Donald Trump’s venomous attacks on the press—as an enemy of the people, purveyors of fake news, a failing institution—have taken their toll. Journalists are denounced at political rallies, trolled on social media, and subjected to racist and misogynistic taunts. Such assaults, together with the unforgiving financial climate in which they operate, have made journalists feel under siege like never before.
One result has been the development of a siege mentality. As they mobilize to defend themselves, have journalists lost their capacity for self-analysis and self-criticism? Self-acclaim more often seems the rule. National news organizations have adopted grand slogans like “Democracy dies in darkness” (The Washington Post) and “The truth demands our attention” (The New York Times). Top journalism watchdogs—the Columbia Journalism Review, WNYC’s On the Media, CNN’s Reliable Sources—rarely take on the elite press. Last year, the Times eliminated the position of public editor; this year, the four-part Showtime series The Fourth Estate lionized the paper, portraying its editors and reporters as unfailingly dedicated and idealistic and dismissing its critics as silly and self-serving.
In fact, the Times, the Post, and other top news organizations have done excellent work in documenting the outrages of the Trump administration and the damage it has done to the body politic. The exposure of Tom Price’s use of private jets as secretary of health and human services; the chronicling of the regulatory rollback at the Environmental Protection Agency under the recently departed Scott Pruitt; the reports on the separation of migrant children from their parents and the other cruelties perpetrated by federal immigration authorities; the cascade of revelations about contacts and possible collusion between the Trump campaign and Russia; the unrelenting scrutiny of Trump’s promises to “drain the swamp”—all exemplify the press’s aggressive coverage of a singularly divisive, xenophobic, mendacious, and volatile president. In many ways, the press has become the main check on Trump, holding him accountable at a time when Congress is paralyzed, Republicans are cowed, and Democrats are fractured. The media skewering he took after his awful performance at the summit in Helsinki with Vladimir Putin is the latest example.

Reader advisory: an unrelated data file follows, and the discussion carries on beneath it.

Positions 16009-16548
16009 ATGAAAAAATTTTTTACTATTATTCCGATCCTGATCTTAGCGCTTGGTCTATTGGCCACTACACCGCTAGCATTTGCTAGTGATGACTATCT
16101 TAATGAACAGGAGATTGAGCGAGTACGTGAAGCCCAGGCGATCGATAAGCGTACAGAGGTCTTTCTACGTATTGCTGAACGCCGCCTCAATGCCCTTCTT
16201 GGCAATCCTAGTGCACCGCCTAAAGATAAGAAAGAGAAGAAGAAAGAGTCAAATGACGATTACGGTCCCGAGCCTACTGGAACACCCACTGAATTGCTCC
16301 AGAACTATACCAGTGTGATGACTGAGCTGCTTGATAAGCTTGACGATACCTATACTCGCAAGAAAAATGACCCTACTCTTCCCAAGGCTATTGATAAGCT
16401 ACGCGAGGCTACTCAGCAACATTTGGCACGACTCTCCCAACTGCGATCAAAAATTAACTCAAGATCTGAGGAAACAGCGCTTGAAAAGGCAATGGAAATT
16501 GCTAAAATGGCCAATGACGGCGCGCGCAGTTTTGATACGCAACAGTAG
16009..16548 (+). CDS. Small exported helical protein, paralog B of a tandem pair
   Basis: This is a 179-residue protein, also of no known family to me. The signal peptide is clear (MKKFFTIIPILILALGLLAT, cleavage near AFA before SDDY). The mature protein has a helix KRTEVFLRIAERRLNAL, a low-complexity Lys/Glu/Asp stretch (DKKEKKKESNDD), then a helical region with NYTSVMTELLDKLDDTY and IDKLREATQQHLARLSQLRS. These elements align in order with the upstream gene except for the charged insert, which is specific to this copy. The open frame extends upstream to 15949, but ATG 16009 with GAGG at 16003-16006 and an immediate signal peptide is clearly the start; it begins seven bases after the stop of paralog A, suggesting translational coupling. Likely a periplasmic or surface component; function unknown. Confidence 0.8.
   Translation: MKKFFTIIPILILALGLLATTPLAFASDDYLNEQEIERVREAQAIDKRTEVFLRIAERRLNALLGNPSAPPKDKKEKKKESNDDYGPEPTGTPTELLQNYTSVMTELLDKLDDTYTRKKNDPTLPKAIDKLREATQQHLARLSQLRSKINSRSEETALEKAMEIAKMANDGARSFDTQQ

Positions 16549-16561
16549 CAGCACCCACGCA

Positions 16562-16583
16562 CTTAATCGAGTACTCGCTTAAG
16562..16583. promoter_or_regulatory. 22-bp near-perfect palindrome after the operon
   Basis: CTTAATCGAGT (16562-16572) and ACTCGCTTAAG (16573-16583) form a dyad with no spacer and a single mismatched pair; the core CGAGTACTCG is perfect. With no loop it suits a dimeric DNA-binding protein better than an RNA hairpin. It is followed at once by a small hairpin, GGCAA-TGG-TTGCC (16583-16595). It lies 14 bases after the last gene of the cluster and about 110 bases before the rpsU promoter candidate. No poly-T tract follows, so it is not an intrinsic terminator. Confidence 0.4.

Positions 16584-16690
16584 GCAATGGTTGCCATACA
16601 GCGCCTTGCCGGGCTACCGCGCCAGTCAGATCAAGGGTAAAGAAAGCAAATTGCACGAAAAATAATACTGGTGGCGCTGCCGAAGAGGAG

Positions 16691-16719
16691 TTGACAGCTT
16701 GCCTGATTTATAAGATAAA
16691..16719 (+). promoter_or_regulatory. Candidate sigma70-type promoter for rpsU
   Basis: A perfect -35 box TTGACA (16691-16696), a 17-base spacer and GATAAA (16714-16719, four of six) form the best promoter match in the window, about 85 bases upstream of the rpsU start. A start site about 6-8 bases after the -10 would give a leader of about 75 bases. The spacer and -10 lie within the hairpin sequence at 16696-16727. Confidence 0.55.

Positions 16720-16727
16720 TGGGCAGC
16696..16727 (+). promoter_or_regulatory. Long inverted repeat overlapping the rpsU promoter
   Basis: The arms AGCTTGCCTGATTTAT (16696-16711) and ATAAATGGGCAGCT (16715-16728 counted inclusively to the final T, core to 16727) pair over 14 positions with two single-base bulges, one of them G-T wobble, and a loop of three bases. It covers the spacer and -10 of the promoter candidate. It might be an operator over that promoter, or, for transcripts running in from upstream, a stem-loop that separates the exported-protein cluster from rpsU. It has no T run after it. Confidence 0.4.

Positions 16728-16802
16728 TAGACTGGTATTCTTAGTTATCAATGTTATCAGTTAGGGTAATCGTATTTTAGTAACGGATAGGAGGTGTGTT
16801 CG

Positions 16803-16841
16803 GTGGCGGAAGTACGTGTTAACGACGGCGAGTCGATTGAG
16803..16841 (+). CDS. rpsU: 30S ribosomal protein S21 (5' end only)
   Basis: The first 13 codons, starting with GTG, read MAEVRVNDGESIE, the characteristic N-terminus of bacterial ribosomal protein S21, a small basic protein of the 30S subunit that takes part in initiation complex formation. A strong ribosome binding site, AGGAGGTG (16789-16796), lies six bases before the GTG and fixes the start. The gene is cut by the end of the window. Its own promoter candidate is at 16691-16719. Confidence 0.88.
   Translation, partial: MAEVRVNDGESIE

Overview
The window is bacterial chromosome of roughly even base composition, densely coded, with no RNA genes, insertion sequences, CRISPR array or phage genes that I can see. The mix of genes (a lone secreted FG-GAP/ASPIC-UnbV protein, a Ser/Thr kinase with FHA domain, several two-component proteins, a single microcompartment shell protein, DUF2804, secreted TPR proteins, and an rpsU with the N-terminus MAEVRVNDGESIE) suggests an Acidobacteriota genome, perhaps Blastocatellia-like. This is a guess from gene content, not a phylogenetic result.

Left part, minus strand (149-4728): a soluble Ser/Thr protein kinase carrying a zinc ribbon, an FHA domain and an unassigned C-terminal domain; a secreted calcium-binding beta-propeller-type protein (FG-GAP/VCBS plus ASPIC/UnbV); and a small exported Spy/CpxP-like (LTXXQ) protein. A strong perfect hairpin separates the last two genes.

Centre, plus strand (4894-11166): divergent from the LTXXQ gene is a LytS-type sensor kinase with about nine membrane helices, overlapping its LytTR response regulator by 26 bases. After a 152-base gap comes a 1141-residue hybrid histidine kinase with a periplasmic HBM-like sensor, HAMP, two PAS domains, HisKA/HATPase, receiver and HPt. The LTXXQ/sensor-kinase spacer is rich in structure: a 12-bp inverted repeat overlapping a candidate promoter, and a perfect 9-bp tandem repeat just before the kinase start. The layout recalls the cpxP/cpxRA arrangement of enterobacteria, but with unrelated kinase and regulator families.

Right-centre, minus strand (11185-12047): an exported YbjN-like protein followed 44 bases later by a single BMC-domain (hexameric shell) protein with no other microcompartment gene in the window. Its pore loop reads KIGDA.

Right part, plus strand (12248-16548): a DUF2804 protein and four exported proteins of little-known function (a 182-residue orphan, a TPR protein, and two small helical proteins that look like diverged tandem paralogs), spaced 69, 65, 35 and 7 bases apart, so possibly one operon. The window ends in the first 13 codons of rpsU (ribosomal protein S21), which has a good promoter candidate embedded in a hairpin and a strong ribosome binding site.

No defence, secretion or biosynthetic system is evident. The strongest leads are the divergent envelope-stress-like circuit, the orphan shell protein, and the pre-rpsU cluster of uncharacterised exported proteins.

Yet even as news organizations perform this valuable function, they have shown some serious weaknesses, including bias, insularity, groupthink, and condescension, which have provided ammunition to Trump and his supporters as they seek to discredit the press. More important, the news media have kept their audiences poorly informed about some important realities in the country. With Trump causing ever more havoc—from initiating trade wars and instituting travel bans to interning migrants and insulting our allies—and with the fruits of the Mueller investigation beginning to appear, this might seem an inopportune time to challenge the media’s performance. But unless some corrective action is taken, the same shock and dismay that coursed through newsrooms in November 2016 could occur again in 2020.